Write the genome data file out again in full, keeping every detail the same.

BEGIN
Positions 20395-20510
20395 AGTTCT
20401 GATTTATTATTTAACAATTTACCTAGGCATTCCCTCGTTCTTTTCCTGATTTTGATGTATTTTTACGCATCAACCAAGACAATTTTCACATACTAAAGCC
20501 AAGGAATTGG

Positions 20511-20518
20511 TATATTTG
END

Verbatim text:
Positions 20395-20510
20395 AGTTCT
20401 GATTTATTATTTAACAATTTACCTAGGCATTCCCTCGTTCTTTTCCTGATTTTGATGTATTTTTACGCATCAACCAAGACAATTTTCACATACTAAAGCC
20501 AAGGAATTGG

Positions 20511-20518
20511 TATATTTG